HIBBING — When Meghan Potter was a student at Hibbing High School, she told then Athletic Director Milt Verant that she wanted his job someday.
She didn’t exactly take over for Verant, but that day came eight years ago when Potter was hired by Independent School District 701 in the community education department.
After one year with community education, Potter took over as the Bluejackets’ activities director, and for seven years, she did the best job she could to keep the department running smoothly.
This coming year, Potter will be moving onto a bigger adventure as she was hired as activities director at Wayzata High School.
Her last day in Hibbing will be June 30. She’ll start her new position on July 1.
Potter will always remember her first activities-director job in Hibbing.
“Coming back to Hibbing was special,” Potter said. “Not many people come back to their Alma Mater to serve in the community like that. It was an honor to do that in this job.”
Potter found out early that being an activities director had its ups-and-downs, but it made her grow as an individual.
“This job throws everything at a person,” Potter said. “You have to be prepared, but the bottom line is you have to be willing to serve the school and the kids. It boils down to the students and student-athletes playing the games they love to play.
“It’s being able to support them and watch them grow. This has been an amazing experience. It has taught me a lot in regards to treating everyone with kindness and respect. You treat them how you would want to be treated.”
Potter made a point of showing as much compassion as she could in her daily routine.
“My whole time here I talked to the kids, and I learned from them,” Potter said. “I tried to make it into a position that showed them that I cared for them, that they had an ally in that office.”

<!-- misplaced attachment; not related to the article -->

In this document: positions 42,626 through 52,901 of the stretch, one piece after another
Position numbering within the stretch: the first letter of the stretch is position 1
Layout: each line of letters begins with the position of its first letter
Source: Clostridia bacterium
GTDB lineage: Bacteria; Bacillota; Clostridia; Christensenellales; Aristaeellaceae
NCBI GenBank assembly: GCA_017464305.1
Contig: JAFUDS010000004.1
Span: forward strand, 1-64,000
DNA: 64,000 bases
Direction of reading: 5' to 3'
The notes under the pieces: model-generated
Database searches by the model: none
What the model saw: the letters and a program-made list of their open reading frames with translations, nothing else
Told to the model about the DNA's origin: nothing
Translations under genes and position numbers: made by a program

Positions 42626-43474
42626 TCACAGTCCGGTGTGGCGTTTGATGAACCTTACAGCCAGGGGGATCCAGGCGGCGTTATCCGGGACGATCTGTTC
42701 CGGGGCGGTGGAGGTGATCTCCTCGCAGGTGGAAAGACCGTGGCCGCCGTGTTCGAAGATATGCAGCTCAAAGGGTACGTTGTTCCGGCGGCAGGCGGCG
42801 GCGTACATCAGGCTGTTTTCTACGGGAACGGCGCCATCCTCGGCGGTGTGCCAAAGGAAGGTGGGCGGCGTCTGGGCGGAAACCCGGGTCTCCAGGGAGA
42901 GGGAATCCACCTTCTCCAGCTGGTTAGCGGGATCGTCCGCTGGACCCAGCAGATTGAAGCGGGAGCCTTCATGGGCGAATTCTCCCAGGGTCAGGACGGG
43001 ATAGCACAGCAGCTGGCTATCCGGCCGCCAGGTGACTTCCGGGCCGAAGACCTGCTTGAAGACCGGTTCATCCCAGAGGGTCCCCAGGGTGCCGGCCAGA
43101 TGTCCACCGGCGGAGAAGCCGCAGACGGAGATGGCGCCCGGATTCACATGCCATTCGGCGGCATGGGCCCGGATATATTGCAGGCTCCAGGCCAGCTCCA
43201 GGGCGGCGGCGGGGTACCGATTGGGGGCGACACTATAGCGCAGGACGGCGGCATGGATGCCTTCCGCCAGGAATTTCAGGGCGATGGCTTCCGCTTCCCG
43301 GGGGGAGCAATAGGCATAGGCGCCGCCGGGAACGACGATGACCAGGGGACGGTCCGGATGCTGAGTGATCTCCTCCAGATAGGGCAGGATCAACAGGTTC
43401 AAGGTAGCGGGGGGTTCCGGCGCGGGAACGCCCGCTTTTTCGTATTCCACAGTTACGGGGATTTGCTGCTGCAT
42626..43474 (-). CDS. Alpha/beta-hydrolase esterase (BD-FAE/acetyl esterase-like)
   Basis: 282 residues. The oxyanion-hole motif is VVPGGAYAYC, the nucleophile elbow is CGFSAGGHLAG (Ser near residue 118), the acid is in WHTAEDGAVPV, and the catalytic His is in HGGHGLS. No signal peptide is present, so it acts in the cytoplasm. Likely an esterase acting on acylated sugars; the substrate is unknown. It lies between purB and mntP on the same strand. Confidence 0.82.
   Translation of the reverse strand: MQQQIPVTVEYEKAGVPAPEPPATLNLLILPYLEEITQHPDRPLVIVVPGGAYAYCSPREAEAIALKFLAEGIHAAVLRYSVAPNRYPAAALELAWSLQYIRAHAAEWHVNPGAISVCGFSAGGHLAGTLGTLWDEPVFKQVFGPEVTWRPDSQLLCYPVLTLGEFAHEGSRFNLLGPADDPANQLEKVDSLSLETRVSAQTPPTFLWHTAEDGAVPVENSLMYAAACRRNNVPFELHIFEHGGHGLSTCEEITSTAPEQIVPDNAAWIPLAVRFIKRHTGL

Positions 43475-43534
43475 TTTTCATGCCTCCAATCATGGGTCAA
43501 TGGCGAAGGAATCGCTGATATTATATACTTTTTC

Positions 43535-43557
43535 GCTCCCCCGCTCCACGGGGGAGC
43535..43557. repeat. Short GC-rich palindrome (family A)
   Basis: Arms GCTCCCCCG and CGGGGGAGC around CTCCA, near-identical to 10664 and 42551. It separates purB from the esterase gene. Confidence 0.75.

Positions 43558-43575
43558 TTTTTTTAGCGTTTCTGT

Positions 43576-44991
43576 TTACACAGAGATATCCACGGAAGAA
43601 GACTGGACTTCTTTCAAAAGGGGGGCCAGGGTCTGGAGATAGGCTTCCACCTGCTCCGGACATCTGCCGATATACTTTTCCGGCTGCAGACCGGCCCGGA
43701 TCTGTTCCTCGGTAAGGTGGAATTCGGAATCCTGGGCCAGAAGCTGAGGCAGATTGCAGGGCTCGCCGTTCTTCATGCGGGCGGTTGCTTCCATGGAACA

Potter never had any set plans to leave Hibbing, but the Wayzata job came out of nowhere.
“We weren’t necessarily looking for anything, but with the connections I have at the high school league and with my mentors, they mentioned the Wayzata job was going to be open,” Potter said. “After talking with Tom (Dicklich), we decided to try it, and see what would happen.”
“Wayzata is probably one of the top positions in the state in terms of campus, school (3,900 students) and teams. It was a once-in-a-lifetime opportunity I felt I couldn’t pass up.”
According to Potter, the interview process was intense, but everything she learned in Hibbing gave her the confidence and courage to go for it.
She’ll take the same philosophy she used in Hibbing with her to her new job.
“It’s a big difference compared to Hibbing, but the bottom line is we still deal with the same things,” Potter said. “You put the students first. I want what’s best for the community.
“I’ll still be dealing with people. A lot of this job is PR, making sure we’re out in the community, we’re visible at events and showing we support our students 100-percent.”
It didn’t take long for Potter to get thrown from the frying pan and into the fire.
“It’s been a whirlwind trying to finish things up here,” she said. “There’s a fine line between the two jobs. I had to help with the girls basketball interviews. That was my first eye-opening, trial-by-fire experience there.”
With such a quick turn-around date, Potter has been tying up loose ends in Hibbing, which hired Keith Turner as its new activities director.
“Keith and I met, and I basically left this position in a good spot, so Keith doesn’t have to recreate the wheel,” Potter said. “He can take what I’ve done, and put his own spin on it. We have great coaches and advisors.
“The hardest thing for me is leaving those coaches and advisors, but I’m finishing up what I need to finish up. The schedules are set, and the officials are hired. I’m making sure all of the Ts are crossed and Is are dotted. Now, Keith has a chance to create his own identity here.”
When she does walk out the doors for that last time, it’ll be a bittersweet moment for Potter.
“It has been an amazing eight years here, but all good things have to come to an end,” she said. “At the same point, you have to take a leap into a new adventure. This is huge leap, but I can take what I learned in Hibbing and transition that into Wayzata.”